A Knight’s Tale was an unforgettable movie. Released in 2001, it told the story of a boy with courage and a dream, but without the pedigree required to etch his name in the history books.
Of course, Hollywood sells feel-good stories, so the boy grew into a man (played by the late great Heath Ledger) who “changed his stars” and earned the right to be knighted. He attained nobility, despite his humble beginnings. Predictable storyline aside, the movie was a huge inspiration to a generation of young boys.
Although Noble Automotive was named after its founder Lee Noble, rather than as a nod to the nobility of the medieval years, the similarities to this great movie are striking. The Noble M400 absolutely does not have the badge to sit among the world’s finest supercars, yet it has the performance to embarrass them.
The founder’s roots lay in designing cars such as the Ultima and the Ascari FGT. His recipe was simple – design a mid-engined piece of scaffolding that was barely road legal and wedge a seriously potent engine into it. With a focus on track times rather than a Euro NCAP rating, he gave the world some truly extreme cars.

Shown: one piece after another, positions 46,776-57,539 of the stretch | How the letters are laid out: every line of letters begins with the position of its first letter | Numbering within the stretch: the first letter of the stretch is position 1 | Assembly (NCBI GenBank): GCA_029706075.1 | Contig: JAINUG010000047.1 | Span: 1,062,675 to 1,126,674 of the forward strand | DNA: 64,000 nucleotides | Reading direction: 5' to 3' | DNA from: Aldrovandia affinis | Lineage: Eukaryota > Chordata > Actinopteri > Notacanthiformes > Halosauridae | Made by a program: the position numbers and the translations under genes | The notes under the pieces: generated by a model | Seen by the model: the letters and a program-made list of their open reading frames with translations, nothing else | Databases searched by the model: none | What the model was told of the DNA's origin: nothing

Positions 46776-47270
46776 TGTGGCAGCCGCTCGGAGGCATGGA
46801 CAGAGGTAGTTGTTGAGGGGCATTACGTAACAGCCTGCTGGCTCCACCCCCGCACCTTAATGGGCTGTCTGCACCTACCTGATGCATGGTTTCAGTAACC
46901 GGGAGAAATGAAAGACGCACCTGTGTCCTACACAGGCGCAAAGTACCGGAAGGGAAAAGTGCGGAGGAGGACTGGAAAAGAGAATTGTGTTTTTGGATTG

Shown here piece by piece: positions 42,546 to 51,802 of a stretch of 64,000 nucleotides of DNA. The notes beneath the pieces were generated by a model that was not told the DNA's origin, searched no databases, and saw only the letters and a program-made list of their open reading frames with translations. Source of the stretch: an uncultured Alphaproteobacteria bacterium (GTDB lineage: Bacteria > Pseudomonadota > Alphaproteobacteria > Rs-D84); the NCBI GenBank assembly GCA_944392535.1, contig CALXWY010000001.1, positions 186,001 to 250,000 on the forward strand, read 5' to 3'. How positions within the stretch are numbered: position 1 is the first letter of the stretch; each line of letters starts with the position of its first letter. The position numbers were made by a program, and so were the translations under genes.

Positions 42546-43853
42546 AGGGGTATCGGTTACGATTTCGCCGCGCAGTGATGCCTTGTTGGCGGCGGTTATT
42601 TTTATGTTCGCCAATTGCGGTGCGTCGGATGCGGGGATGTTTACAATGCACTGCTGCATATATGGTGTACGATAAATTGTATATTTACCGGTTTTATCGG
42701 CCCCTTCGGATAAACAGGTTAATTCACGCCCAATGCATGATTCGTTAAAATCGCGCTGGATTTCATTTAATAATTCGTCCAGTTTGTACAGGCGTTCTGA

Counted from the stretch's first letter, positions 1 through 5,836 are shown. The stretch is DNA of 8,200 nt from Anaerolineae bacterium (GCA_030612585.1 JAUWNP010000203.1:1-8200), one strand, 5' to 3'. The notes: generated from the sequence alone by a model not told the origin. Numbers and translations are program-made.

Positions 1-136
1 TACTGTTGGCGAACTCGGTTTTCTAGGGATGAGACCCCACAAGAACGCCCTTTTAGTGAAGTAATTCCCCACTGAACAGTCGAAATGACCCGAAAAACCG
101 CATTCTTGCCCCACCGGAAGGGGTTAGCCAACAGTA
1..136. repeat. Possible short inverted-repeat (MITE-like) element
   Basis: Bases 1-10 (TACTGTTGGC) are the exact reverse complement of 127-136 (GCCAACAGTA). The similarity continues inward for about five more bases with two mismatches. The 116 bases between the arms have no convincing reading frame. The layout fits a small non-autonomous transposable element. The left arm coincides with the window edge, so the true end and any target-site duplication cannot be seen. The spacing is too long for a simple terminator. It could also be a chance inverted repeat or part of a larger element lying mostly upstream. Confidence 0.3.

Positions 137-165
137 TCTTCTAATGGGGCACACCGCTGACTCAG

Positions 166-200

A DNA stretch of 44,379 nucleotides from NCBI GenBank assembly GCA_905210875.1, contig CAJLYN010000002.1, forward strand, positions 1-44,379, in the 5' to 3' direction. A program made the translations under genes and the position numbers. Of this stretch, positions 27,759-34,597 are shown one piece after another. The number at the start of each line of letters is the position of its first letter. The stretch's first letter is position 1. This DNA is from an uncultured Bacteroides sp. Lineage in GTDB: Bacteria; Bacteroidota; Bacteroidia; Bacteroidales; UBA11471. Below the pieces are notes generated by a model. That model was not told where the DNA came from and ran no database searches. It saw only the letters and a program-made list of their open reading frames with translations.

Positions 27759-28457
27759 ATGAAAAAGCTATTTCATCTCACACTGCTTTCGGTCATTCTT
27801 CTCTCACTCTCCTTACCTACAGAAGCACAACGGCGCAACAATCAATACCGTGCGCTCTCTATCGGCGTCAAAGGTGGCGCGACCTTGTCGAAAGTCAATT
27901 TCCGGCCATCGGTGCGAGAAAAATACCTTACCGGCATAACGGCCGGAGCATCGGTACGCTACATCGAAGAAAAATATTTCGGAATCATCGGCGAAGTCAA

Our approach when featuring cars on Carbs and Coffee is to deliberately avoid reading any motoring press reviews before we experience the car. This allows us to form our own views as we enjoy the finest roads Cape Town has to offer.
It should therefore come as no surprise that we expected the Noble M400 to be a wildcat, barely manageable on the road. We expected GT40 replica levels of comfort (i.e. none) and rather poor road manners. Let’s face it, the recipe for the M400 sounds more like a kit car than anything else.
Instead, we found ourselves in an exceptionally accomplished supercar.
But first, let’s take a step back. To understand just how special this car is, you need to understand how basic its upbringing was.